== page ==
Before the French Revolution, the Palace of Versailles, the principal royal residence of France, was the center of government. The gorgeous architecture, the beautiful scenery, and the overall opulence were perfect for the nation’s monarchy – and a target for the rebels. For decades, the leaders and policymakers rarely set foot outside of Versailles, making them disconnected from the rest of the country. The Royal Court still stands today as an artifact of French history, but it also serves as a reminder of concentrated power and how out of touch the nation’s representatives can be when they refuse to exit their comfort zones and corridors of power and excess.
In the United States, the same concept could apply to Washington’s denizens. Whether it is the White House or the legislative branch, politicians believe that what goes in the nation’s capital should apply to Biloxi, MS, or Portland, OR. Case in point: unemployment benefits in the post-pandemic economy.
26 States Reject Biden’s Checks
In May and June, 26 states decided to prematurely eliminate the federal supplemental benefit that sweetened unemployment checks by $300 per week. For a significant portion of the workforce, this was enough of a deterrent to return to the labor market, with workers instead choosing to sit on the sidelines, catch up on classic Agatha Christie novels, and listen to the latest Joe Rogan podcasts.
Many Republican-led states, such as Alabama, Georgia, Iowa, South Dakota, and Texas, scrapped the program over the last two months to push out-of-work Americans to find employment. Indiana wanted to abolish at least one of the pandemic-related jobless programs, alluding to ubiquitous worker shortages. However, a state judge ruled that the benefits must continue until a lawsuit challenging the decision works its way through the justice system. Several more states are planning to do away with them by the end of July.
The federal weekly boost is scheduled to expire on Sept. 6.
That said, considering that the U.S. economy is now experiencing a record number of job opportunities, it might not be too difficult to locate white- or blue-collar work. According to the Bureau of Labor Statistics (BLS), the number of job openings has soared to an all-time high of 9.286 million, with most of the positions available in accommodation and food services and manufacturing.
What’s the deal? Is it the padded pandemic benefits or something else that cannot be quantified? Arkansas Governor Asa Hutchinson (R) said in a statement, “Our economy has come back, we have jobs aplenty. We cannot pay extra compensations for workers to stay home.” President Joe Biden claimed he does not see evidence that his administration’s $300 increase contributes to a slowdown in the labor market. Is there any data to support either claim?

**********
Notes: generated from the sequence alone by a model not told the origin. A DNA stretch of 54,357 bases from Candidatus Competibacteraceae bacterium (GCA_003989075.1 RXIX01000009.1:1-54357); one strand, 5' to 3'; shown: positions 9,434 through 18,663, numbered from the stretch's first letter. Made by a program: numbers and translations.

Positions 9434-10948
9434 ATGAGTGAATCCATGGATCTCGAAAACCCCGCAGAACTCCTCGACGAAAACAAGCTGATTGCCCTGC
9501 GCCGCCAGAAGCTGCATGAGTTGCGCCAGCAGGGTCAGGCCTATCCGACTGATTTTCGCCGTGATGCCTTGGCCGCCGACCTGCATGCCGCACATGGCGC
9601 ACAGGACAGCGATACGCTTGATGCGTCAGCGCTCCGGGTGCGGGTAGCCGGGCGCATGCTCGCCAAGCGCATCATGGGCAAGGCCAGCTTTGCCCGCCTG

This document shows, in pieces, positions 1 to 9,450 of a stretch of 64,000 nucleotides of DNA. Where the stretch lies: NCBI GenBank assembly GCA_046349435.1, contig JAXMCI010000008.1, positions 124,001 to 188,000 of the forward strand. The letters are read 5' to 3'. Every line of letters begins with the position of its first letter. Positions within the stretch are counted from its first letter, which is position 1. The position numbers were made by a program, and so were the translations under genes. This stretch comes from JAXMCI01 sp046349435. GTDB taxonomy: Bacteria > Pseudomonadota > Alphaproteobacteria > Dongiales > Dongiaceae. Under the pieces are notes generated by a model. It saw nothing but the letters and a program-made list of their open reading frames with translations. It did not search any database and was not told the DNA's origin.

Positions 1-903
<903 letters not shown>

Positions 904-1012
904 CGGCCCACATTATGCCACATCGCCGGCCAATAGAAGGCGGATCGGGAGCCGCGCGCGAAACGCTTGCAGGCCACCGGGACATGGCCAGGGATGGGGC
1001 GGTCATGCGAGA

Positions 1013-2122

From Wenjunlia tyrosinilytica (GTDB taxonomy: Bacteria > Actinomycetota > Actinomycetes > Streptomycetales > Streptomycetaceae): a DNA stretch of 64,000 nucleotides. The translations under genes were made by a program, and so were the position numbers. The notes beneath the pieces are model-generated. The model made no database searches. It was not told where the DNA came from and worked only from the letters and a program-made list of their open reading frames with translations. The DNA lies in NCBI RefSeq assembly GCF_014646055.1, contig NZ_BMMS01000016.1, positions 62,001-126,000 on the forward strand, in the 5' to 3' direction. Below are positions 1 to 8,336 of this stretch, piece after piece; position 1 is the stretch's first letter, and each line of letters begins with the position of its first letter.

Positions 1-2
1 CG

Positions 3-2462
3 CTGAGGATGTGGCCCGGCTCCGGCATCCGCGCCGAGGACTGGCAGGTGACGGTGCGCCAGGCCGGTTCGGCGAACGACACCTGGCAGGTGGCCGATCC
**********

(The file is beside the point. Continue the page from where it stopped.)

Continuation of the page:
The Data Say …
While the figures may be too early to tell, there is some information to comb through and disseminate.
Morgan Stanley discovered that initial jobless claims and continuing jobless claims fell faster in the ten states where benefits expired on June 19. When more states hop on the bandwagon these next couple of weeks, it could be crucial for the labor supply and higher payroll numbers, one of the world’s largest financial institutions explained in a research note.
The Wall Street Journal also reported on June 27:
“The number of unemployment-benefit recipients is falling at a faster rate in Missouri and 21 other states canceling enhanced and extended payments this month, suggesting that ending the aid could push more people to take jobs.”
According to data published by the online jobs site Indeed, employment search activity was above the national trend in 13 states that terminated the benefits at the end of June. However, it was also below the national trend in a dozen states that removed the temporary increase in the middle of June.
ZipRecruiter, another online employment search engine, found that the number of applications submitted in the week ending June 19 was up as much as 15% in the states getting rid of the benefits in that month. The website noted that individuals in states where the benefits were slashed in June wanted to return to work sooner than those living in states where the benefits will be intact longer.
The Missouri Department of Higher Education & Workforce Development highlighted a jump in traffic at its job centers. The pandemic benefits were halted in the Ozark State on June 12.
Still, analysts might not be able to determine the positive or negative effect President Biden’s increased benefits had on the labor market until the end of the year. Right now, basic economics dictates that when the government subsidizes something, it gets more of it. In this case, when the state pays workers to stay home, more Americans will sit on the sofa and twiddle their thumbs. But then there are added factors, such as unemployed folks unable to get child care or those who need to look after ill relatives, to consider.
An Economist’s Dream: A Real-Time Experiment
Whatever the case may be, it is clear that the labor market in GOP-led states is stabilizing, while Democrat-controlled jurisdictions are languishing. Indeed, the present-day U.S. labor market provides economists with an economic experiment in real-time to ascertain if unemployment insurance benefits and President Biden’s extra sugar have done more harm than good for the post-coronavirus recovery. For now, it is safe to lean on the side of elementary economics and conclude that the $300-a-week bonus has exacerbated the labor shortage.
Read more from Andrew Moran.
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